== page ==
Our kidney transplant program's mission is to move patients off the transplant list and back to leading healthy, productive lives. To achieve that goal, we develop and employ innovative solutions that provide transplants for more patients. Thanks to new advances developed here, more people than ever have access to a kidney transplant, the most common and successful of all transplant procedures in the United States.
We routinely perform our living donor kidney transplants laparoscopically, with very small incisions, facilitating a more comfortable and faster recovery. Many of our kidney transplant recipients are also candidates for a "mini-incision" transplant operation that uses a 3-4 inch incision. The majority of our patients are able to be on a steroid-free protocol. Without steroids, patients recover quickly and avoid many serious long-term side effects. We are committed to facilitating ease of care for our patients both within and outside our walls. At our special outpatient facility, the Shorin Room in the Milstein Hospital Building, we provide weekend and off-hour attention; our Infusion Center provides infusions and biopsies on an outpatient basis.
Our dedication to kidney transplant patients includes the bigger picture as well: establishing protocols to give as many people as possible access to kidney transplant. Our transplant team has found new ways of expanding the donor pool, increasing the number of kidneys available for transplants, addressing the shortage of healthy organs, and reducing waiting times for organs.
The Renal and Pancreatic Transplantation Program offers patients with advanced kidney disease or kidney failure four transplant alternatives. Notably, kidney transplantation has been shown to result in a longer life expectancy than dialysis.
- Compatible live donor transplants are the gold standard of kidney transplant procedures. Typically, the organ is donated by a relative. An organ from a perfectly-matched sibling donor can function for an average of 35 years, while less perfectly matched donor organs function for 20 years on average. Ninety-seven percent of live donor kidneys are fully functional upon transplantation.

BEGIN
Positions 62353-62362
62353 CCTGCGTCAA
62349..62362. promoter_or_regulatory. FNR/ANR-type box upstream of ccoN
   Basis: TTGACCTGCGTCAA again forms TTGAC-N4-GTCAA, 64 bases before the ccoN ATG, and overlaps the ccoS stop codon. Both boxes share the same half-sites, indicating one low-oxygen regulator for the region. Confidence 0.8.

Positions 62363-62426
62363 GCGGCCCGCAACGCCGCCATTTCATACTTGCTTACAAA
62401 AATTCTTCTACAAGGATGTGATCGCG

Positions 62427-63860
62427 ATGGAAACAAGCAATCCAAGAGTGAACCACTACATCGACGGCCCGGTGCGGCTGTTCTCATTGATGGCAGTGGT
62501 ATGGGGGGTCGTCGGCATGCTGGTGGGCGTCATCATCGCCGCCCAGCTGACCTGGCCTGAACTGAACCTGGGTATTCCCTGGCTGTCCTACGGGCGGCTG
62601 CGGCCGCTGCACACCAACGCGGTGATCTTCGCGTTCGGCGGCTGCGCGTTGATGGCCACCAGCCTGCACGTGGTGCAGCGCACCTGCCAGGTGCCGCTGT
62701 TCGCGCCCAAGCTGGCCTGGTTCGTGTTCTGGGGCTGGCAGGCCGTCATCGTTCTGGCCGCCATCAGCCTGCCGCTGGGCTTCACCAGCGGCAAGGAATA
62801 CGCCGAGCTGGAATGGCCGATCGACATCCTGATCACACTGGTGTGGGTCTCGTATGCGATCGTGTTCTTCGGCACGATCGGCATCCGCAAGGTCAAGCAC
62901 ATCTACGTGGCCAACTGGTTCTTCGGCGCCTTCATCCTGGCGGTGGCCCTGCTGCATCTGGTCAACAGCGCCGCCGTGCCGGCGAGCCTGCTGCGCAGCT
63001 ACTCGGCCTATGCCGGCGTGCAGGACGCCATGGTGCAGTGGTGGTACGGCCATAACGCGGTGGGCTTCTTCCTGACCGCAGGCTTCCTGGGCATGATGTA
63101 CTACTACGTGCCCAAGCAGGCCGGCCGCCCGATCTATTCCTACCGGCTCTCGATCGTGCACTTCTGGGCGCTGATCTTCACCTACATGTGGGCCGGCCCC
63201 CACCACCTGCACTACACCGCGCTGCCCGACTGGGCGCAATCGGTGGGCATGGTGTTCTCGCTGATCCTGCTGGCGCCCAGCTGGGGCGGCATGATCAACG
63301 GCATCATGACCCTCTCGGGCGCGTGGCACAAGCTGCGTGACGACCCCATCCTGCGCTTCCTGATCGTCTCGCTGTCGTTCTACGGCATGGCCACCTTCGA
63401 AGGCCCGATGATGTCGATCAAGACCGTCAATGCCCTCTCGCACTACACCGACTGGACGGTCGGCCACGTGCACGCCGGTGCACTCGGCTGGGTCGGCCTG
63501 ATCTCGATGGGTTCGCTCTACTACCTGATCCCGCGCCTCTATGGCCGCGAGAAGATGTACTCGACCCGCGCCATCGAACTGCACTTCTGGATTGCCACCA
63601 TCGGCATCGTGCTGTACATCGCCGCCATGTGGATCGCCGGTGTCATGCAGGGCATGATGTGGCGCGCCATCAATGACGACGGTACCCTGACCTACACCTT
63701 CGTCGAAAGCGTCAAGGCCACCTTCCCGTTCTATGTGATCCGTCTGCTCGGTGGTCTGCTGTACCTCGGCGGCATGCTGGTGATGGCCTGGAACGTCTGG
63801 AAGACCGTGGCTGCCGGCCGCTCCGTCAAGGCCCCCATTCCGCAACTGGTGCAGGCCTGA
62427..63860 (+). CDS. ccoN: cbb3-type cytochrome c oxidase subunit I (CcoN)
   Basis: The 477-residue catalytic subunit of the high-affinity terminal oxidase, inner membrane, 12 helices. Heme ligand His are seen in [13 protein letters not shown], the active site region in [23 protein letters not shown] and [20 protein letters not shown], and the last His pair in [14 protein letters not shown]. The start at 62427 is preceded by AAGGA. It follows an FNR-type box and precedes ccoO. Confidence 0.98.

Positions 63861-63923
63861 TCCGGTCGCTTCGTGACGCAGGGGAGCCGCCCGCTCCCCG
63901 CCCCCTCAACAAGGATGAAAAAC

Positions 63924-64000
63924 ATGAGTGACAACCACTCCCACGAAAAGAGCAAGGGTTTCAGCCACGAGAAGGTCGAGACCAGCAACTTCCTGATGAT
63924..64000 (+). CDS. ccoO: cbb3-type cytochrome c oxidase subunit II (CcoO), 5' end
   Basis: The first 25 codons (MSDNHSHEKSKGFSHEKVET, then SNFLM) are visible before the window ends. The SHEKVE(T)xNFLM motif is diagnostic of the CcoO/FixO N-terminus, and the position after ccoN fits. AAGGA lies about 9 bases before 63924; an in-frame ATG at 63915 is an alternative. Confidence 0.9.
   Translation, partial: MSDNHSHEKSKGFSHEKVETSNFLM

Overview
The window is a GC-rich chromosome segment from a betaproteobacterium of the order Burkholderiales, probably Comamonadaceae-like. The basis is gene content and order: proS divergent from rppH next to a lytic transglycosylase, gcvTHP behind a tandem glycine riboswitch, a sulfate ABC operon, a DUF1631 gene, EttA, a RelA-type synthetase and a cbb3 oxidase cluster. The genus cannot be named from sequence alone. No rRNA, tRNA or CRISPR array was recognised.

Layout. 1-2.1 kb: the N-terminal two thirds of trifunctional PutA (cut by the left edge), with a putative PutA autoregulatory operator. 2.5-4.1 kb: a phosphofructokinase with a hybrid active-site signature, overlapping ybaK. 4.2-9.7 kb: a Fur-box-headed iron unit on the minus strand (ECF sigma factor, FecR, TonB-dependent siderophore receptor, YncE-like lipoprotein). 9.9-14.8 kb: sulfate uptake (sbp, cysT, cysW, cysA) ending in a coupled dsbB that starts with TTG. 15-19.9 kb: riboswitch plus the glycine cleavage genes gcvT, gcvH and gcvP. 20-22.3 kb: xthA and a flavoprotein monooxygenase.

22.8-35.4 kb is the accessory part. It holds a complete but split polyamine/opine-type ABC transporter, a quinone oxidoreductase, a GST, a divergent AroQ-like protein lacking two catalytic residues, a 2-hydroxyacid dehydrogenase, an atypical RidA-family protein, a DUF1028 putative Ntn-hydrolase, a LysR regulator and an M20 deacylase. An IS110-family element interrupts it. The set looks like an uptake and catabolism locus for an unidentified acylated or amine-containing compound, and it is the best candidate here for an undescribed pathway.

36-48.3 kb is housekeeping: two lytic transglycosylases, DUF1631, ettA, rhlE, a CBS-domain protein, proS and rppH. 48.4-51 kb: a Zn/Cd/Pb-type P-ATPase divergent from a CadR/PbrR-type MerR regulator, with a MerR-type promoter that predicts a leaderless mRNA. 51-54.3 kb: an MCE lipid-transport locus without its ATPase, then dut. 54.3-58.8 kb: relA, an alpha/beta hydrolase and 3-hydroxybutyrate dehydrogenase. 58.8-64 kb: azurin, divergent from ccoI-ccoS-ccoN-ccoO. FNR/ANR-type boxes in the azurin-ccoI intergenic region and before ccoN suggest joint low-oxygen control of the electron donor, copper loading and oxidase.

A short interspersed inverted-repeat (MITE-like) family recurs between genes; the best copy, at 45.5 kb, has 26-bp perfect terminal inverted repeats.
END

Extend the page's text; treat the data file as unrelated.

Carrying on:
- Paired donor exchanges anonymously match up compatible donors and recipients, when a suitable donor cannot be found through family and friends. While logistically complicated—requiring four transplant teams and operating rooms—the procedure offers the benefits inherent in finding a compatible live donor. Dr. Ratner performed the first donor exchange at NewYork-Presbyterian/Columbia in September 2004.
- Incompatible live donors can be used if a willing compatible donor cannot be found. This can occur if the donor/recipient are either blood-group incompatible or incompatible due to antibodies against the transplant antigens. In order to accept a kidney from an incompatible donor, the recipient's blood must be repeatedly "cleaned" of mismatched antibodies through a process known as plasmapheresis.
- Deceased donor procedures are reserved for those patients who cannot wait for a suitable live donor. Deceased donor kidneys have a 50 to 60 percent chance of being fully functional immediately upon transplantation and have a 50/50 chance of maintaining their function for 10-20 years post-transplant.
Shorter Waiting Times
At NewYork-Presbyterian/Columbia we've created a new strategy to maximize transplant opportunities with our "Top Forty Waiting List." The strategy is designed to assure that our patients are medically, financially and psychologically ready for transplantation, with all their family support systems in place. This way, we decline fewer available kidneys, improve recipient outcomes, and reduce overall waiting times.
The results of this new system show that no donors have been turned down due to the recipient being medically or logistically unavailable. On average, waiting times for deceased donor organs are more than cut in half, from six years to between one and three years.